Prodigy also owns a Mongoose water jetter (a brand owned by Sewer Equipment), mounted on a Ford F-450 flatbed truck. It features a 300-gallon water tank and a water pump (5,000 psi at up to 19 gpm) from Mongoose and is used primarily to clean residential and commercial sewer lines.

Ellefson says he decided to truck-mount the jetter so any technician could drive it.

“If it was on a trailer, we’d have to wait until there was a truck available with enough towing capacity,” he explains. “Plus, trailers are harder to park. With a truck, anyone can jump inside and drive it to a job site. It’s all about efficiency and saving time.”

For drain machines, Ellefson prefers equipment from Picote Solutions, mostly Maxi and Midi Millers, and various-size cable machines from Gorlitz Sewer & Drain.

“I really like the Picote machines because they scrape the insides of pipe wall so thoroughly, almost fully restoring the original pipe diameter,” he says. “That minimizes callbacks.”

The company also relies on inspection cameras from RIDGID, including standard, microReel APX and Mini Reel SeeSnake models, as well as RIDGID SR24 and SeekTech SR-60 pipeline locators.

In addition, Prodigy owns a Quik-Coating System from Pipe Lining Supply. It robotically applies thin coats of resin with brushes to pipes and is primarily used for restoring cast iron pipes.

Efficiency gains

Ellefson also invested in ServiceTitan business management software about four or five years ago in an effort to minimize paperwork. The cloud-based platform enables technicians to create and upload service-call reports that can include notes and photos that verify repairs made by technicians.

“Sometimes people call and say one of our guys touched something and now it leaks,” Ellefson says. “But when we have photos that show the customer declined to repair that same leak, it protects us from expensive callbacks and legal liabilities.

“ServiceTitan literally will revolutionize any small business. We no longer have file cabinets filled with thousands of paper documents. You just hit a button and up pops a customer’s history.

“It makes life so much easier. It’s expensive — we probably pay about $5,000 a month. But with all of our moving pieces, it keeps things organized and pays for itself through greater efficiencies.”

Ellefson says he firmly believes that technology buys time which leads to greater freedom and less stress for both him and employees.

Sustain the sweet spot

As Ellefson was preparing to graduate from high school, his father told him that being a musician was a tough way to make a living. So he urged his son to learn a trade and suggested plumbing.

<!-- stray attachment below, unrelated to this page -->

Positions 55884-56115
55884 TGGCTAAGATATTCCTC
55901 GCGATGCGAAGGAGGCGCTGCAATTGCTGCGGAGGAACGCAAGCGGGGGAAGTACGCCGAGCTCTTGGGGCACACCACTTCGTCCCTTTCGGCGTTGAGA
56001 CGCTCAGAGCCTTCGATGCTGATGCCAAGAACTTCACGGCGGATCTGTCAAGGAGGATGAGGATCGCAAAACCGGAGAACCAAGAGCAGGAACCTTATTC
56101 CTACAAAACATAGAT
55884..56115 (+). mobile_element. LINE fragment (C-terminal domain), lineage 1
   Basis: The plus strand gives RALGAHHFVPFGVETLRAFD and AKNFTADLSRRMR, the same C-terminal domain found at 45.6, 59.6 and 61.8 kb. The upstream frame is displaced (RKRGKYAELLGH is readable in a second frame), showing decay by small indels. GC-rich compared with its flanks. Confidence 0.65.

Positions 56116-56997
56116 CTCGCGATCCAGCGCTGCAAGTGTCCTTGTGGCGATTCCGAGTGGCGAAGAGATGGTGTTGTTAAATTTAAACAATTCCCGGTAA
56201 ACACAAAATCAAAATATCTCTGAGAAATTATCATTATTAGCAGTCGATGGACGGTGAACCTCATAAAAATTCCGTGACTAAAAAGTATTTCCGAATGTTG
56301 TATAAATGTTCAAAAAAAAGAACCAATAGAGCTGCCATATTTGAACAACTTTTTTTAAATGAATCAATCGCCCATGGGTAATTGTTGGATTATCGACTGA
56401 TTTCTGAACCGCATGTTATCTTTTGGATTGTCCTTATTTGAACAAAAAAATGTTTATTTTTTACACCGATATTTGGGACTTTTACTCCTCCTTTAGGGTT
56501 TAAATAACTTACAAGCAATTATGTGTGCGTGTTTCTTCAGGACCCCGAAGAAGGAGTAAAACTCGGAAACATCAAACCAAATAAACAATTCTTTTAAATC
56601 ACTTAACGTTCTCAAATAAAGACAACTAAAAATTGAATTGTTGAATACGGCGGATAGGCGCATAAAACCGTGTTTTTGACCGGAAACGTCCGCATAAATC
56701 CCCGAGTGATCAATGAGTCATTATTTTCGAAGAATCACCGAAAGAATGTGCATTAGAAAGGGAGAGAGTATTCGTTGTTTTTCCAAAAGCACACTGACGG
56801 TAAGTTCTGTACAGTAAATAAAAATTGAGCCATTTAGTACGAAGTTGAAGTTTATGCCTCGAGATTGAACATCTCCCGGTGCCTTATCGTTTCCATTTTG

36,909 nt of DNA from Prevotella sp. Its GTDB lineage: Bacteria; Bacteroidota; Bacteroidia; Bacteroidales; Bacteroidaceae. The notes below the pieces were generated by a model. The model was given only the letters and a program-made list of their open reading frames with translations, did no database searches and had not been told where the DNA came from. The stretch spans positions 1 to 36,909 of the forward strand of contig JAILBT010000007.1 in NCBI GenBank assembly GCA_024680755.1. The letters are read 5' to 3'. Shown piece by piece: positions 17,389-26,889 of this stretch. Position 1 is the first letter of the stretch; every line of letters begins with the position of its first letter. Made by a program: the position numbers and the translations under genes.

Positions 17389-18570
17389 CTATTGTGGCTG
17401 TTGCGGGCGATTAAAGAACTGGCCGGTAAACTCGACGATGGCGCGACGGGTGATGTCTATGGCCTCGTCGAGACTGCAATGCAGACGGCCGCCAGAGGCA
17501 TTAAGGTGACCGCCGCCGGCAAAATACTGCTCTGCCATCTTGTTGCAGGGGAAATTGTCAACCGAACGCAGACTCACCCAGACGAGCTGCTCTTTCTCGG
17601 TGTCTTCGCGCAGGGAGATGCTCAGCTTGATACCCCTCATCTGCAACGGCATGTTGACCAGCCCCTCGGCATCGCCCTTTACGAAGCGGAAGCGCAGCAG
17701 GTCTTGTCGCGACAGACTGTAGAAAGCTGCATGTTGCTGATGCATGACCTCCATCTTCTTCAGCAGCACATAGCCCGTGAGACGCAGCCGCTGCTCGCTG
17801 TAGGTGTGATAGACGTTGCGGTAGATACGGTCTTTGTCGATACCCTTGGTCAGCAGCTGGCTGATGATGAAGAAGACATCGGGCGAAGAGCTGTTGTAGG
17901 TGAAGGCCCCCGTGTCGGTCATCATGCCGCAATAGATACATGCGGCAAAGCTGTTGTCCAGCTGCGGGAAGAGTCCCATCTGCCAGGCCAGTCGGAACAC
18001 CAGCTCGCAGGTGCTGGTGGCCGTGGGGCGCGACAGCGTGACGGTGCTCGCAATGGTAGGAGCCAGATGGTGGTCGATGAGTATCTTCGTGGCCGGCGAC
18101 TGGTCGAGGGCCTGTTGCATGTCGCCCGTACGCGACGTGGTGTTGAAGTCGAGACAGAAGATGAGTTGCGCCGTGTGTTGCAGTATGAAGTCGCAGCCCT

In trade school, he asked a counselor which career would be more recession-proof as well as more lucrative. The answer was plumbing.

“So I said, ‘Sign me up,’” he recalls.

It turned out to be the right choice. Despite the stress that comes with the territory, Ellefson has no regrets about becoming a plumber.

“At times, it can be the most mentally excruciating and stressful job,” he says. “But when you get through the tough jobs and hard times and get that feeling of victory, and customers are so happy with what you did to help them, it’s one of the most fulfilling feelings in the world. That’s why I love this business.

“I also love the problem-solving, the diagnosing and the troubleshooting. It forces you to think bigger and outside the box. You have to find a way to solve problems. And we do.”

Looking ahead, Ellefson says he’s not interested in more rapid growth because the company has hit a “sweet spot” in terms of revenue and net profits. He’s also concerned that more growth could dilute the company’s culture, diminish its quality control, reduce customer service and decrease profit margins.

“I have the most amazing team I’ve ever seen,” he says. “The way I see it, if I’m happy with the revenue the company is making and happy with the money I’m making, and employees are happy with the money they’re making, we just might stay where we are for quite some time.”

No matter what happens, though, maintaining the company’s unique culture is of utmost importance to Ellefson.

“It’s important to live in a state of gratefulness and empower everyone around you. At the end of the day, those are the essential things we all need.” 


Comments on this site are submitted by users and are not endorsed by nor do they reflect the views or opinions of COLE Publishing, Inc. Comments are moderated before being posted.